Thursday, March 29, 2012

Military ethics

I'm going to post and then elaborate on an exchange I had over at Justin Taylor's blog:

James Rednour March 26, 2012 at 9:01 am
Thank you, Jenny. You are absolutely correct. Although I’m sure someone is typing something about Romans 13 right about now, as if that passage trumps everything Jesus said about loving our enemies.
steve hays March 26, 2012 at 3:10 pm
In a fallen world, it isn’t possible to be equally kind to everyone. If a robber in a botched bank heist takes hostages, puts a gun to the head of your 10-year-old son, and the police have clear shot, they should kill the robber to save your son.
In addition, you’re smearing the motives of American soldiers by assuming they do it for vainglory. I daresay most American soldiers aren’t Homeric warriors. It would behoove you to emulate the charity you urge on others.
James Rednour March 27, 2012 at 12:32 am
Sorry Steve, but Jenny sees this situation much more clearly than you do. A Christian who enters the military is giving up his freedom to choose to make moral decisions. You are expected to obey, not question, when you join the military. There is nothing honorable about obeying an order to kill someone with whom you might actually befriend in normal life simply because the government want to plunder the wealth of some nation. And make no mistake, ALL wars are fought over territory, wealth or both. While you make think that is something to be admired, I do not.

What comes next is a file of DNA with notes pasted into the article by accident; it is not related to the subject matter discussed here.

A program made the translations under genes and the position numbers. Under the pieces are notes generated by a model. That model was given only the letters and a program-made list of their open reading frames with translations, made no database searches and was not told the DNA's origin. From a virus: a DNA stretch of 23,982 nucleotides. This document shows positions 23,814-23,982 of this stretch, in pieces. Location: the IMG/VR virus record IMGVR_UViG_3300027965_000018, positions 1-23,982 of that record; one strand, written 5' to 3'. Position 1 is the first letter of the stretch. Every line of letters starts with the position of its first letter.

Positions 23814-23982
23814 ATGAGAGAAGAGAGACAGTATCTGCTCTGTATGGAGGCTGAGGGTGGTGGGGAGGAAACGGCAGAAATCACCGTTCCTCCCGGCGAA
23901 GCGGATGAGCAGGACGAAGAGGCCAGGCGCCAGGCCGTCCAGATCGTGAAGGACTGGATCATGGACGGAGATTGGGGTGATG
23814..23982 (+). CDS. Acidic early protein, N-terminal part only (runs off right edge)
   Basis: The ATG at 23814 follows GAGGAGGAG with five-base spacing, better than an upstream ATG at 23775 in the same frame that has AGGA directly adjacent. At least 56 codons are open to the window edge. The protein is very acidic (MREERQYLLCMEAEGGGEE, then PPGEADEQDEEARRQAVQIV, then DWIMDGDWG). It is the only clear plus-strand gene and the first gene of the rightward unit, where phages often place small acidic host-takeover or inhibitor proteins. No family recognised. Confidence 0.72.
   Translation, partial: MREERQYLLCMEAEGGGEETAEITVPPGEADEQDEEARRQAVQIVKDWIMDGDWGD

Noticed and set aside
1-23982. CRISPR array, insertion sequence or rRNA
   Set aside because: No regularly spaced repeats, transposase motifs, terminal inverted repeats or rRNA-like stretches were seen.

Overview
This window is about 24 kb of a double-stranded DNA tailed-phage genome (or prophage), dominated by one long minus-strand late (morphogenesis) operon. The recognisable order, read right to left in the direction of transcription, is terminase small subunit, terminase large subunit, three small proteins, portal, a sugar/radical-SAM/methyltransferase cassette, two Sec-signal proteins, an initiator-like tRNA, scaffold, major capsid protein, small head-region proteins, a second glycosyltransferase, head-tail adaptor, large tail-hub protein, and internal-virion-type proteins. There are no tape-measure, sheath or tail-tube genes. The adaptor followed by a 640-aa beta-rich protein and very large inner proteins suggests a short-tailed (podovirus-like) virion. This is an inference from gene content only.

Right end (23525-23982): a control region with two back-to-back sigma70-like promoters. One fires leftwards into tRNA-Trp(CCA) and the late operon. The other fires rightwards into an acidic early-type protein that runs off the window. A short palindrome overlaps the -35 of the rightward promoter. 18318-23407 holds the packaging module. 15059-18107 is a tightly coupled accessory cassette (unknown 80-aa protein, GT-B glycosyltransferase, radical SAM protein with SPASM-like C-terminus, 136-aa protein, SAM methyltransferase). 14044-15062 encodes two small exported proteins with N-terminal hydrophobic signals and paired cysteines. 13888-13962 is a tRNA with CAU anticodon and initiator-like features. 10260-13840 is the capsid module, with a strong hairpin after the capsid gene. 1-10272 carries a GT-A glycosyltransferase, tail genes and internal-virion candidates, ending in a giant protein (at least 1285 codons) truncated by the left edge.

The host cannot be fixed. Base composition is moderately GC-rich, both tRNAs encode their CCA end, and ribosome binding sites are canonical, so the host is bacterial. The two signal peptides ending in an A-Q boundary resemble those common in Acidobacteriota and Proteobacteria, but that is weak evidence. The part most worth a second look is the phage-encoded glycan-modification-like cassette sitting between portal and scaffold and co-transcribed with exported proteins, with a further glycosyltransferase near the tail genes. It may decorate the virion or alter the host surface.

steve hays March 27, 2012 at 5:09 pm
i) You impute to Jenny an argument she didn’t use in this thread.
ii) You make the patently ridiculous claim that we invariably fight to plunder the wealth of other nations. Is that why we went into an impoverished country like Afghanistan and sank tens of billions of dollars into infrastructure?
iii) You impute your twisted interpretation to me, then express disapproval at an artifact of your own making.
iv) There are counterfactual situations in somebody might be your friend rather than your enemy. There’s a possible world in which a schoolyard sniper in this world is not a sniper in the alternate timeline. If, however, he’s a sniper in this world, then the police sharpshooter ought to cap him, even if they might be best of friends in some alternate timeline.

To some extent, national defense is a logical extension of self-defense. In general, one man can’t defend himself against ten assailants–unless he’s Chuck Norris. So there’s often the need for a community to pool its resources, its manpower, in a common defense.

It involves a principle of reciprocity: I will risk my life for you and your dependants if you risk your life for me and my dependants. This can also extend to military alliances.

However, the right of “self-defense” can be somewhat misleading. It isn’t just a matter of self-preservation, but self-sacrifice. We have an obligation to defend our dependants. And that means hazarding our lives to protect their lives. Husbands have an obligation to protect their wives. Fathers have an obligation to protect their children. Grown children have an obligation to protect their elderly parents (or grandparents). Big brothers have an obligation to protect kid brothers. Friends have an obligation to protect their friends.